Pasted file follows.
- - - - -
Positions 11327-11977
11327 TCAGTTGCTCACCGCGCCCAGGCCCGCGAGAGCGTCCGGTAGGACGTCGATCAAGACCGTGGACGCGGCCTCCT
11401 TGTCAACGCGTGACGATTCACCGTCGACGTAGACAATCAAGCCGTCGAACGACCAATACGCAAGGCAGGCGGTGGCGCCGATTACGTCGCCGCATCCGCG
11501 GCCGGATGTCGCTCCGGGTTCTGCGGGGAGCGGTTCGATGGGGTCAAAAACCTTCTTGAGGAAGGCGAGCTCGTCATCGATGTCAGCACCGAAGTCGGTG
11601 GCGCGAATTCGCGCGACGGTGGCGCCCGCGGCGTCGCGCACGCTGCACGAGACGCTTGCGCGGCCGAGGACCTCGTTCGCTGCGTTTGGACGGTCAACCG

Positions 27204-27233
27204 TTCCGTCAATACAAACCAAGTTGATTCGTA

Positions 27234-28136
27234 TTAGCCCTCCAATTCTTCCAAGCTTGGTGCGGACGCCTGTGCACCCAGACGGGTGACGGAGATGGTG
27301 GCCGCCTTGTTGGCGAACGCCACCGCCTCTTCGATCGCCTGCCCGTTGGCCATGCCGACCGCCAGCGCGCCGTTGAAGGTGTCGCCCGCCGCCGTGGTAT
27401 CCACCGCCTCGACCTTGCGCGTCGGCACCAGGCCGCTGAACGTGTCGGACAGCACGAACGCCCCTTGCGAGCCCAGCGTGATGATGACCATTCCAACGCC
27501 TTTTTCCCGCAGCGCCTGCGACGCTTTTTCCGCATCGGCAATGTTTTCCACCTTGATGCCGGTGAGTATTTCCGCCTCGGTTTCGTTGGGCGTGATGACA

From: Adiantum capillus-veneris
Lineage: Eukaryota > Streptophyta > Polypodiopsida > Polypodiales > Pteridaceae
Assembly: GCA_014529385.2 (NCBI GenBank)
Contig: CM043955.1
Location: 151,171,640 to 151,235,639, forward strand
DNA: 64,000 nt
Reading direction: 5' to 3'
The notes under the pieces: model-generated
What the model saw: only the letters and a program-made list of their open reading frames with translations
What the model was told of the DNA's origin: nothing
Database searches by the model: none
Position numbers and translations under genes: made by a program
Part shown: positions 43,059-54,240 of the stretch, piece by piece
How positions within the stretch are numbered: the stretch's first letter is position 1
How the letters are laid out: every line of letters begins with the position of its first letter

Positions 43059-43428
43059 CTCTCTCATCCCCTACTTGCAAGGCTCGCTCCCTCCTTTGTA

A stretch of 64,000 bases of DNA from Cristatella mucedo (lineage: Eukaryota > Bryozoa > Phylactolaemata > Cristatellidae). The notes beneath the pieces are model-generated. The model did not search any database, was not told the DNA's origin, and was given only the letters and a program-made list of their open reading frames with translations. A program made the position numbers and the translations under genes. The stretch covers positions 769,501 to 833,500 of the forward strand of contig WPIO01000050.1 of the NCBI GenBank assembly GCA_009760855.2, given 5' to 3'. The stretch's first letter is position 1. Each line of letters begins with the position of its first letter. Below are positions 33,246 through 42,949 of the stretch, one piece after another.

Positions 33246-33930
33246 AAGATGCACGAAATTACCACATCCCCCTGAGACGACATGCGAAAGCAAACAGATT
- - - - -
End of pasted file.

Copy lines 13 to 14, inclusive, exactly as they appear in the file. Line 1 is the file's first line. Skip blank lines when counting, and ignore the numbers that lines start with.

From: Adiantum capillus-veneris
Lineage: Eukaryota > Streptophyta > Polypodiopsida > Polypodiales > Pteridaceae